On a similar note...
On a similar note...
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High school graduates who didn’t complete a federal financial aid application missed their opportunity for part of $2.6 billion in free money for college, according to NerdWallet’s annual analysis of federal financial aid data.
The money went unclaimed by 661,000 members of the Class of 2018 who were eligible for a federal Pell Grant but didn’t complete the Free Application for Federal Student Aid, or FAFSA. The application is key to getting money for college including work-study, federal loans and aid from states and schools.
The average Pell Grant was $3,908 for the 2018-19 school year, NerdWallet found. The maximum allowable award for the year was $6,095.
Who gets a Pell Grant
Pell Grants are awarded to students from lower-income families. The amount awarded is based on the cost of attendance at a student's school and information provided through the FAFSA, including a family’s financial need. Students can receive a Pell Grant for up to 12 semesters, or about six years, but they must submit an application each year to qualify.
The total Pell Grant money awarded to college students for 2018-19 was $27.5 billion, which was distributed to over 7 million students.
Among 2018 graduates, more than half were eligible for a Pell Grant, according to federal financial aid data from the Florida College Access Network.
States where students compete for the funds
Tennessee and Louisiana tied for the lowest percentage (17%) of high school graduates who didn't complete their FAFSA, according to NerdWallet’s analysis. Both states are taking steps to make sure even more students complete their FAFSA.
In Tennessee, the state higher education commission hosts “FAFSA Frenzy” events annually to improve the rate of completed applications, which are required for the state’s free community college program called Tennessee Promise.
Louisiana's state office of student financial assistance hosts FAFSA completion and correction events, along with a competition among schools to encourage finishing the applications. The state also requires high school seniors to complete a financial aid application or sign a waiver to receive their diploma.
States where students miss out
But states' completion efforts are often no match for other deeply rooted factors.
More than half of high school graduates in Utah (55%) and Alaska (52%) didn’t complete the application for 2018-19. Both states carry out completion awareness campaigns, but the unique makeup of their populations stymie broader efforts, officials say.
Many graduates in Utah are members of the Church of Jesus Christ of Latter-day Saints and serve two-year religious missions before applying for college or financial aid. About two-thirds of students in Utah are Mormon and about half go on missions, says David Buhler, commissioner of the Utah System of Higher Education.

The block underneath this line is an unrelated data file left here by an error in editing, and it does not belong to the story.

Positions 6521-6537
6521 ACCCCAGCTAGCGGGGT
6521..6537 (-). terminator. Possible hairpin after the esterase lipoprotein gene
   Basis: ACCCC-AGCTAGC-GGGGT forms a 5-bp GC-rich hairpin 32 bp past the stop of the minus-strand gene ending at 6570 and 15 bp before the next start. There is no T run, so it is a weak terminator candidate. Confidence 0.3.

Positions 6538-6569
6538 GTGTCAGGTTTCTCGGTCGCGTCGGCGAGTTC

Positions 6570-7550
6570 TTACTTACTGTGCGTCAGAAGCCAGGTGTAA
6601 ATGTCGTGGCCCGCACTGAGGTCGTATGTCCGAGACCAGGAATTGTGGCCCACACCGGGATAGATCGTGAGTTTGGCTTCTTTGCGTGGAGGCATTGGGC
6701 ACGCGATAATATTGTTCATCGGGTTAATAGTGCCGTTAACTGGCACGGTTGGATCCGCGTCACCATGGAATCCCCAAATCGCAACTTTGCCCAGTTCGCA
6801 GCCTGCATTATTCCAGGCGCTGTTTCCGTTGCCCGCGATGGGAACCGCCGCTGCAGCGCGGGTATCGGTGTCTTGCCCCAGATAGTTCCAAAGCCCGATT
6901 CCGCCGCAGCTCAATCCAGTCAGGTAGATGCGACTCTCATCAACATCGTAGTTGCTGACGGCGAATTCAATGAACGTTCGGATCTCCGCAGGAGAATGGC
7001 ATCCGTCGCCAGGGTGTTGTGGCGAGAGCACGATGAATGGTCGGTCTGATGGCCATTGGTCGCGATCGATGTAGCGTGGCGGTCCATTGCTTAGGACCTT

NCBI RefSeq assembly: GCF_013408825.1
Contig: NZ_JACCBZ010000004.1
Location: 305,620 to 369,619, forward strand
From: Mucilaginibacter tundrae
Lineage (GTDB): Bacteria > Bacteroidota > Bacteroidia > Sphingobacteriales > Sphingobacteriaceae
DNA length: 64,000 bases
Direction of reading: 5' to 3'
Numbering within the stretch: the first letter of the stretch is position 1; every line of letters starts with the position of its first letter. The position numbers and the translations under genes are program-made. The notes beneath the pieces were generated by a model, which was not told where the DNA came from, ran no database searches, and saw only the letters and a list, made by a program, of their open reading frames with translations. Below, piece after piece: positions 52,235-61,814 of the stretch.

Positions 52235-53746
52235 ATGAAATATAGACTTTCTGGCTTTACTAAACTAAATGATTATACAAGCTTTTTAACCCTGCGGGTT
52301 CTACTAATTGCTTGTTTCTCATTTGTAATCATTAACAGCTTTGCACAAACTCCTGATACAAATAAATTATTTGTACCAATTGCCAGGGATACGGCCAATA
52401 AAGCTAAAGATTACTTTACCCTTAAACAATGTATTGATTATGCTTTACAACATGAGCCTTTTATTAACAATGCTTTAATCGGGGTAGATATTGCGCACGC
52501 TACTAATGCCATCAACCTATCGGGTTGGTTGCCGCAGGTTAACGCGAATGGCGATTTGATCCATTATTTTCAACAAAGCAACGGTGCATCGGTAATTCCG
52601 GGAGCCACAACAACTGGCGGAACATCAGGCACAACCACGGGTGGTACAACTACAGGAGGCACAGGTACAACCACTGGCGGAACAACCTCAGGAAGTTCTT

The commission hosts over 100 FAFSA completion open houses statewide and promotes applying for financial aid before heading off to missions — to make the renewal process easier when they return — but it’s not having the impact officials had hoped.
“Their focus is on getting ready for a mission — young men in particular — and college is ‘something I’ll deal with later,’” Buhler says. “It's against human nature expect a late teen to do something like this before they have to. But we do encourage it.”
In Alaska, Rebekah Matrosova, director of outreach and early awareness for the Alaska Commission on Postsecondary Education, says the data may be underreported due to the number of small, rural schools throughout the state.
However, Matrosova also says College Goal Alaska, the state’s FAFSA completion awareness initiative, tries to reach as many of those communities as possible.
“A lot of it comes down to awareness not being there, or the misconception that the FAFSA is only for certain people from certain backgrounds when it is something that everyone can benefit from,” Matrosova says.
Why students don’t apply
Among all high school graduates, 37% didn’t complete the FAFSA, according to NerdWallet’s analysis. Why?
The biggest misconception is families think they won’t get any financial aid, says student loan expert Kevin Fudge. In reality, all families qualify for federal student loans and most will qualify for some other kind of aid.
Parents also could be reluctant to share their financial information for privacy concerns, says Fudge, the director of consumer advocacy and ombudsman for American Student Assistance, a national nonprofit dedicated to helping students achieve education and career goals.
Other students may start the FAFSA, but don’t finish it or make a mistake that eliminates them from receiving aid. For example, in Alabama, students submitted 33,266 applications, but 30,379 were approved.
How to make sure you don't miss out
To complete the FAFSA, go to the federal student aid website at Studentaid.ed.gov. In addition, this year the Federal Student Aid Office launched a new mobile app, myStudentAid, to encourage higher rates of completion. However, only new college students can use it for the 2019-20 school year.